Zachos Terzakis

born 4 February 1950 Athens

Zachos Terzakis singsDer Rosenkavalier: Di rigori armato
In RA format

He studied geology and chant in Athens, and abandoned geology when getting a contract with the Greek National Opera in 1977. He sang there as a regular member until 1979, and as an occasional guest until 2012: Grande Inquisitore in Dallapiccola's Prigioniero (his debut, 23 January 1977), Alfredo, Pinkerton, Dancaïre, Jim Mahoney, Nika Magadoff (in Menotti's Consul), Elvino, Danieli (Les vêpres siciliennes), Monostatos in the 1970s; Riccardo, Rodolfo, Cavaradossi, Hoffmann in the 1990s; Danilo, First Magistrate in Mikis Theodorakis' Lysistrata, Eisenstein and still Hoffmann and Pinkerton in the 21st century.

From 1979, he worked primarily in the German-speaking countries Germany, Austria and Switzerland: first in Kiel, then in Bielefeld, and from 1982 in Nürnberg. From 1987, he was a free-lance artist, appearing in Zürich, Basel, Bern, Stuttgart, Munich, Linz, Kassel, Warsaw, Taipei, Rome, Copenhagen, Helsinki, Wiesbaden, Hannover, Hamburg, at both the Staatsoper and the Deutsche Oper Berlin, the Deutsche Oper am Rhein, the Lucerne Festival, the Vienna Volksoper and the Bregenz Festival. At the Vienna Volksoper, he and Otoniel Gonzaga were the second and third casts of Hoffmann after fantastic Adolf Dallapozza, and they didn't meet with much approval, Terzakis perhaps even less so than Gonzaga. So Terzakis' name on the playbill was not exactly a reason to rejoice for a Vienna operagoer... and I was accordingly impressed when Terzakis stepped in, at the very very last moment, as Mozart's Tito at the Vienna Staatsoper (!); he sat in the orchestra pit and sang from a partition (while indisposed Dénes Gulyás acted a mute Tito on stage) – and mastered the difficult part excellently, with all the required coloratura! It may have been the evening of his life; or stage acting may have hampered his singing, I don't know. In any case, the way he sang on that evening had nothing to do with what I had heard from him on any other occasion.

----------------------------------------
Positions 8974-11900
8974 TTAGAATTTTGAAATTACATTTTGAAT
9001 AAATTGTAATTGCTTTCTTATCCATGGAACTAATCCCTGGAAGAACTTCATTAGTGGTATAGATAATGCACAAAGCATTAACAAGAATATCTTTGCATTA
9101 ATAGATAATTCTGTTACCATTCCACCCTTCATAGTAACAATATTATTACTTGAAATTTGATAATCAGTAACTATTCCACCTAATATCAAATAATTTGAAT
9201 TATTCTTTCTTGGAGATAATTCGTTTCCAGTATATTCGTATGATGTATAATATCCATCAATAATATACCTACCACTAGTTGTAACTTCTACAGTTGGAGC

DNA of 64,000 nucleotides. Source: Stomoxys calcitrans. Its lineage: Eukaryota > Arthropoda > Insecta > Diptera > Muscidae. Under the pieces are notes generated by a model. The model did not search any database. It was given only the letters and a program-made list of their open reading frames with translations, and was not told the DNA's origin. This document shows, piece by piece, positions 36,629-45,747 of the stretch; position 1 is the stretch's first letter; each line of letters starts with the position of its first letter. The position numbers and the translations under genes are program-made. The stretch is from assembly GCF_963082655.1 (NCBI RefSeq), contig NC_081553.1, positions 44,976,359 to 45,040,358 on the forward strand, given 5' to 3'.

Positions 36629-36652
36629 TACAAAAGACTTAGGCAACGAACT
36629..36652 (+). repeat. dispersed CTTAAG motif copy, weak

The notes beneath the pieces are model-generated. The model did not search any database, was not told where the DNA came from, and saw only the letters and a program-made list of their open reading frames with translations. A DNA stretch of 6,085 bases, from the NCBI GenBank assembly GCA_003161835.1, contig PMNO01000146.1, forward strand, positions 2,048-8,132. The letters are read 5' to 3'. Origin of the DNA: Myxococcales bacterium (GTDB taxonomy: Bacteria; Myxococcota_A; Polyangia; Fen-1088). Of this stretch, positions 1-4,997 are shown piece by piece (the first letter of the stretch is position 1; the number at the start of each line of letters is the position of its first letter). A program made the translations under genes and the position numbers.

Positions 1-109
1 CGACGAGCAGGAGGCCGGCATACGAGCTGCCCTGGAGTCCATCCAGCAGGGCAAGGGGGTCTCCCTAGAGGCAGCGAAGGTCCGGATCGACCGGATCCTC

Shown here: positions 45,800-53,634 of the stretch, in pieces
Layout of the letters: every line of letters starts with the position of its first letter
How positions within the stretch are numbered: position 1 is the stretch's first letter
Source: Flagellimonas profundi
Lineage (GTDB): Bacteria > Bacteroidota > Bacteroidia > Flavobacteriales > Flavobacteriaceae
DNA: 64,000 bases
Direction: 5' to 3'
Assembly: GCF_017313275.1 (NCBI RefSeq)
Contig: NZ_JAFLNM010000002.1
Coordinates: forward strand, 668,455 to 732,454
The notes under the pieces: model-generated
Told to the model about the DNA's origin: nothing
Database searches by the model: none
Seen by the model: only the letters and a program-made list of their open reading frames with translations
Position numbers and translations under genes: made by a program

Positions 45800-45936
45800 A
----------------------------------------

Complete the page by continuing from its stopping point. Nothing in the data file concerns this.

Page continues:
His repertory also included Vasco da Gama, Duca, Tamino, Rinuccio, Enzo Grimaldo, Don José, Boito's Nerone, Berlioz' Benvenuto Cellini, Cavaradossi, Gounod's Faust, Werther, Fra Diavolo, Pinkerton, Lenskij, Barinkay, Alfred (Fledermaus), Camille de Rosillon or Turiddu.

Reference 1 and picture source: Terzakis' website; reference 2: Kutsch & Riemens; reference 3: Greek National Opera archives

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